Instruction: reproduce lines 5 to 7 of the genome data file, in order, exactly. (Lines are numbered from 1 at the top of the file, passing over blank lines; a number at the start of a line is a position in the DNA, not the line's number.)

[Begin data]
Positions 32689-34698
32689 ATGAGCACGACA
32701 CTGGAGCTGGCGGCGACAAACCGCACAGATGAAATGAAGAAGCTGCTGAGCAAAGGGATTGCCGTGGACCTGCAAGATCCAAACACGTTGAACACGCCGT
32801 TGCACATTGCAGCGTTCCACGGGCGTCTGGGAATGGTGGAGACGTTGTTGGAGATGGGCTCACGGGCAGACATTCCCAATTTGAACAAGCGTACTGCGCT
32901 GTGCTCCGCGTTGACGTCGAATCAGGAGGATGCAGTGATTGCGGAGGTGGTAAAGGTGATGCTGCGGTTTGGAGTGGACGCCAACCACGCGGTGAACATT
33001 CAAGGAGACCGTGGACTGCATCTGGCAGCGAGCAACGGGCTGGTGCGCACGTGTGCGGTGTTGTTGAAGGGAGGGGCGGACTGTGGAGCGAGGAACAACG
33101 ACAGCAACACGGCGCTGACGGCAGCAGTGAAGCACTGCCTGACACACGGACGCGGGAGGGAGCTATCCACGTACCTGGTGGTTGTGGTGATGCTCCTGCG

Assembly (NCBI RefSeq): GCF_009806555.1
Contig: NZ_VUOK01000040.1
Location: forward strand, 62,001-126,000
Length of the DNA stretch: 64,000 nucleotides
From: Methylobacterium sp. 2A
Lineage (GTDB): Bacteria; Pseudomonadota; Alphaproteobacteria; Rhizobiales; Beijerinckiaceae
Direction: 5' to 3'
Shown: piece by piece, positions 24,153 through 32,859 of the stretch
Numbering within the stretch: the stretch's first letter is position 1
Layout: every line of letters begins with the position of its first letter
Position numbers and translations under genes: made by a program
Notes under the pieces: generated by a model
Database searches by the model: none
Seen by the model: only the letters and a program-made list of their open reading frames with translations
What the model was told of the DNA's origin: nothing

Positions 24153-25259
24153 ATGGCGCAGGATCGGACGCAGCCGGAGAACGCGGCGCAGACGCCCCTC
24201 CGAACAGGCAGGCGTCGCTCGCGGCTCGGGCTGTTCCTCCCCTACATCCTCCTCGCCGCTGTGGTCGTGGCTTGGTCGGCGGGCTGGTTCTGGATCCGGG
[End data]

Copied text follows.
32901 GTGCTCCGCGTTGACGTCGAATCAGGAGGATGCAGTGATTGCGGAGGTGGTAAAGGTGATGCTGCGGTTTGGAGTGGACGCCAACCACGCGGTGAACATT
33001 CAAGGAGACCGTGGACTGCATCTGGCAGCGAGCAACGGGCTGGTGCGCACGTGTGCGGTGTTGTTGAAGGGAGGGGCGGACTGTGGAGCGAGGAACAACG
33101 ACAGCAACACGGCGCTGACGGCAGCAGTGAAGCACTGCCTGACACACGGACGCGGGAGGGAGCTATCCACGTACCTGGTGGTTGTGGTGATGCTCCTGCG